I have no family in the actual town now, as my brother’s house is in the nearby village of Stansted Mountfitchet. This trip was the first time I had been back since Charlotte was born. Bishop’s Stortford continues to struggle with its identity, and with the economic climate. It’s part genteel and snooty, and part chain-store chav. There’s a Café Rouge on one corner and a place where the locals fight on another. There’s posh vowels and Essex vowels, there’s Waitrose and there’s Poundland. We managed a quick walk along the high street in heavy drizzle and fading light, and there was a weird mix of fates on view. One side of the street was a row of sad, boarded-up buildings where large independent shops had operated for decades, like Pearsons department store and Clement Joscelyne’s home furnishings; both of which were fairly exclusive in their time but have now sunk from flourishing into bankruptcy. But on the other side of the street were newly opened branches of White Stuff and Jojo Maman Bébé, so the town’s smart side is still thriving at some level.
|On North Street looking towards the Corn Exchange|
|Boar's Head (Samuel Pepys and sixth formers have drunk here)|
|St Michael's Church|
|Market Square, with bankrupt Clement Joscelyne's|
We had a quick drive past my old family house, but there wasn’t much to observe at half past nine on a wet Friday morning other than the fact that someone appears to be about to pave over the front garden. We made a yoghurt stop at the supermarket at the local parade of shops where I worked on Sunday afternoons during my A Levels. Someone called Lisa who started on exactly the same day as me still works there now.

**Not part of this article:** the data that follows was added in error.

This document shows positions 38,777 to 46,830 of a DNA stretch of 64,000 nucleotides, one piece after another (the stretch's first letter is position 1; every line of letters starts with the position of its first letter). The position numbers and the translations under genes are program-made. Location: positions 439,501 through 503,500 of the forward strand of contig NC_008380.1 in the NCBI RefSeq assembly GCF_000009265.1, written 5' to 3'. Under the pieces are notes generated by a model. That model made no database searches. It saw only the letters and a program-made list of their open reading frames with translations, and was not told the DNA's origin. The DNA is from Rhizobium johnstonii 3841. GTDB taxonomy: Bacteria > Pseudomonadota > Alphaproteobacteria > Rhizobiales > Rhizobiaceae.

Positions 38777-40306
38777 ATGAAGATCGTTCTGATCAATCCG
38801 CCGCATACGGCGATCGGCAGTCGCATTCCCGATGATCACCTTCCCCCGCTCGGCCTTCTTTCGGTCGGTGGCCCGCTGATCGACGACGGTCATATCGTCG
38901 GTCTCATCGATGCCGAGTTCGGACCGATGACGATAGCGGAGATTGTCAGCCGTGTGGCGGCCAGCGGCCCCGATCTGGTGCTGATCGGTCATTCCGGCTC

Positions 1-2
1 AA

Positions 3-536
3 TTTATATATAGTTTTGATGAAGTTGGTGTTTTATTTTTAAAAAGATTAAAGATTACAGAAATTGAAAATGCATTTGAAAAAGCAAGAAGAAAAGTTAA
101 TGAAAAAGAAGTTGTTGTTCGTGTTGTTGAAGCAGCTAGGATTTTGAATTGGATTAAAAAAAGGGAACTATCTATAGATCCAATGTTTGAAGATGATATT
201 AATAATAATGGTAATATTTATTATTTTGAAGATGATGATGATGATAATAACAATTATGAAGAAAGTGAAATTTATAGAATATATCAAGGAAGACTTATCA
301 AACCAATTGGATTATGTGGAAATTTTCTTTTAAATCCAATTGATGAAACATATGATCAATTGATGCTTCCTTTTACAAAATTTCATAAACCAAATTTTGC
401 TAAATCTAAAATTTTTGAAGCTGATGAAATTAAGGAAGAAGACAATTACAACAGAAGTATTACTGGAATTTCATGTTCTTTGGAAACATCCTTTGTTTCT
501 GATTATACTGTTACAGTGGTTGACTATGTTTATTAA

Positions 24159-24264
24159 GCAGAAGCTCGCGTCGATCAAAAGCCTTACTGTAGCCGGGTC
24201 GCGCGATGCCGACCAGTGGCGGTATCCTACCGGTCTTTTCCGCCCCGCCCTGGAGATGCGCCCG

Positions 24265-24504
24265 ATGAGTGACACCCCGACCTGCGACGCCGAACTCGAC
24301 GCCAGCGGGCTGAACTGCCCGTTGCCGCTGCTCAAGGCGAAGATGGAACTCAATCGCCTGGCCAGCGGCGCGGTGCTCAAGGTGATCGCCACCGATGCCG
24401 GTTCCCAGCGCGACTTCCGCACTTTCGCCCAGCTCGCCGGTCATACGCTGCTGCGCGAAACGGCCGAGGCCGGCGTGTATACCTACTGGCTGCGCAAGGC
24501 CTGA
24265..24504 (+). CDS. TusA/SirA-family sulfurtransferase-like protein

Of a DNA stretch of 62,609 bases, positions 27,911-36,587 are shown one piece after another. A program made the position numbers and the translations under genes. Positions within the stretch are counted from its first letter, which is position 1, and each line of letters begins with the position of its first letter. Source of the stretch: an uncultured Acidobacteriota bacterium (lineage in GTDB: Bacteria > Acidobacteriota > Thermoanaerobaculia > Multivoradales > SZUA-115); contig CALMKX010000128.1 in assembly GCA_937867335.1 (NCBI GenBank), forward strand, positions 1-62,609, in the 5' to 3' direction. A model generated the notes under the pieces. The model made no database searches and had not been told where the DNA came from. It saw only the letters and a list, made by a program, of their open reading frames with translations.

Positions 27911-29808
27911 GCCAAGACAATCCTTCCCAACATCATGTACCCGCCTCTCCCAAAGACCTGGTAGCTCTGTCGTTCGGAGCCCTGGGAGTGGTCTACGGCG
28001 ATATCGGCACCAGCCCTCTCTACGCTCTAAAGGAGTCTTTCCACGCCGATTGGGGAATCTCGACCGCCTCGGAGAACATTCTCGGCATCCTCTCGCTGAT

The trip gave me a chance to introduce Charlotte to a few of my school friends and their families. The great thing about school friends is that you may not see each other for years, but as soon as you meet up again it feels like it was only yesterday that you were last together. We turned up regularly at my brother’s house for food, including the world’s largest vegetarian Christmas dinner. Charlotte met some new playmates and I think learned to extend the meaning of the word “holiday” to apply to more than just a motorway service station. Now it probably incorporates bouncing up and down on a Travelodge sofabed long after she should have been asleep and eating “chocolate toast” (Nutella) for breakfast.
It was nice to be back, and sad to be back. They say that there is no place like home. Home is a place that gives you happy childhood memories and that you spend your teenage years fighting against. Home is an emotional place as well as a physical one. In 2005 when my mum died, I lost my emotional home, that safe place, that rock, that shelter that would always take you in whatever your circumstances. I am of course lucky that I had that place in my life for 32 years. When my dad sold the house, the physical home went too. Losing Mum decimated my life, and it’s a void that can never be filled, an ache and a longing that never goes away. Yes, there’s no place like it, but the reality for me now is that there can be no going back home, and life has to move forwards. It is now my responsibility to provide that same emotional haven for my young daughter, to watch her grow into it, and to create that place of happy memories.